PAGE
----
But when she returns to London, basing herself in Hammersmith near the river, her research expands to cover accounts of the drowned, whether by accident or intent, and includes everything from anecdotes to eyewitness accounts. This becomes an obsession, to the point where her grip on reality begins to waver.

Tale of survival

Her story is interleaved with that of a widow who throws herself into the Thames and is rescued by a returned soldier from the Great War. This is an imagined account, told in the third person, of a real life incident that is memorialised on a plaque on Hammersmith Bridge (and which, shamefully, I have never noticed despite walking across the bridge hundreds of times):

Lieutenant Charles Campbell Wood R.A.F. of Bloemfontein South Africa dived from this spot into the Thames at midnight, 27 December 1919 and saved a woman’s life.  He died from the injuries received during the rescue.

These two narrative threads, of a woman studying watery ends and of another who survives a near-drowning almost a century earlier, build a deeply contemplative tale rich in metaphor and symbolism, one that examines how water can be both a refuge and a danger.

The narrator becomes so consumed by her work she lets the story of the woman and the lieutenant, along with the many other stories she discovers, infiltrate her own narrative. Space and time begin to lose their meaning. The stories merge and become entwined. It almost feels as if the woman needs to come up for air, to free herself from a metaphysical drowning. It becomes frighteningly claustrophobic before ending on a comforting note.

Note that there’s no dialogue in the book, next to no plot and structurally it meanders like the river Thames. It shouldn’t actually work as a novel. But there’s something about the short chapters, the literary prose and the ideas contained within that makes A Jealous Tide a compelling and beguiling read.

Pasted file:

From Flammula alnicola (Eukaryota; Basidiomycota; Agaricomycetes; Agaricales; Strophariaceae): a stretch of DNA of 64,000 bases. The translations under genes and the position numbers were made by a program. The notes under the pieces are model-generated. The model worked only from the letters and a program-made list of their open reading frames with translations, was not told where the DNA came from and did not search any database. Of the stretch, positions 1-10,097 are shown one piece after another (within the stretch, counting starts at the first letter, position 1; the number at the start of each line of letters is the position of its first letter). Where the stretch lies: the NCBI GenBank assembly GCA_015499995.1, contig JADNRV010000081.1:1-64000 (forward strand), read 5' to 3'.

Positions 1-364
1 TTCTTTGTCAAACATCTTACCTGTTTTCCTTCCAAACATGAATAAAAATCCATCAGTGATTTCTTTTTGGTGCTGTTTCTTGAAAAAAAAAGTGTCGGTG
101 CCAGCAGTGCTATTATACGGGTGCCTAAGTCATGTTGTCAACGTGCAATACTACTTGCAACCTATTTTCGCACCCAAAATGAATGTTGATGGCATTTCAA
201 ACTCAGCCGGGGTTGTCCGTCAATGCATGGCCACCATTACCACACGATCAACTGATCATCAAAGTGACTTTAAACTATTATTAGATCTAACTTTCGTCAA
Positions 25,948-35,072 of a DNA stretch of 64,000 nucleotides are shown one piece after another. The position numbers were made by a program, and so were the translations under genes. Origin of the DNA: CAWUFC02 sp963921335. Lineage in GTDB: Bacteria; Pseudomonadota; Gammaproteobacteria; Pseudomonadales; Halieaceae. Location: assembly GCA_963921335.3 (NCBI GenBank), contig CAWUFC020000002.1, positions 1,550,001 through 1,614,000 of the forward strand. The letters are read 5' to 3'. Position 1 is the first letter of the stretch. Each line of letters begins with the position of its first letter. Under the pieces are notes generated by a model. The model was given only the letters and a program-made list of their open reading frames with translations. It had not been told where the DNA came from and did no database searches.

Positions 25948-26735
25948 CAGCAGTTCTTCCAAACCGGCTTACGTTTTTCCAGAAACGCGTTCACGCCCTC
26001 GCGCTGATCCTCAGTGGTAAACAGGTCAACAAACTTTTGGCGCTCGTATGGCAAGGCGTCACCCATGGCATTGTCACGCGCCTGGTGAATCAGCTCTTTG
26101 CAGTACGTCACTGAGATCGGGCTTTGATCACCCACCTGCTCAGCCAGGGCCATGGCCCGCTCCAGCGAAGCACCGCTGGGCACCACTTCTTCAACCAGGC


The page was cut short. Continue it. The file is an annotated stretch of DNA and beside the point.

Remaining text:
This is my 22nd book for #AWW2021 and my 21st for #TBR21 in which I planned to read 21 books from my TBR between 1 January and 31 May 2021. Yes, this review is very late, because I read this book way back in April, jotted down some notes and then struggled to put my thoughts into any kind of order — and even now I’m not entirely happy with what I’ve written.

Author, BIPOC 2021, Book review, Fiction, literary fiction, London, Michael Ondaatje, Publisher, Reading Projects, Setting, Vintage Digital

‘Warlight’ by Michael Ondaatje

Fiction – Kindle edition; Vintage Digital; 285 pages; 2018.

Warlight by Michael Ondaatje is one of those novels that is almost impossible to review because trying to describe what it is about is as difficult as catching cumulous clouds in a butterfly net.

Boiled down to its most basic premise, it’s a story about a son trying to figure out the secrets of his late mother’s life. But it’s also about the shadowy world of espionage and London’s criminal underworld during the 1940s and 1950s.

It’s divided into two parts. The first, set in London immediately after the Second World War, looks at what happens to 14-year-old Nathaniel, the narrator, and his older sister, Rachel, when they are left in the care of a guardian while their parents head to Singapore for a year. The second, set a dozen years later, details Nathaniel’s investigation into his mother’s hidden past following her untimely death: who exactly was she, and what kind of work did she do during the war?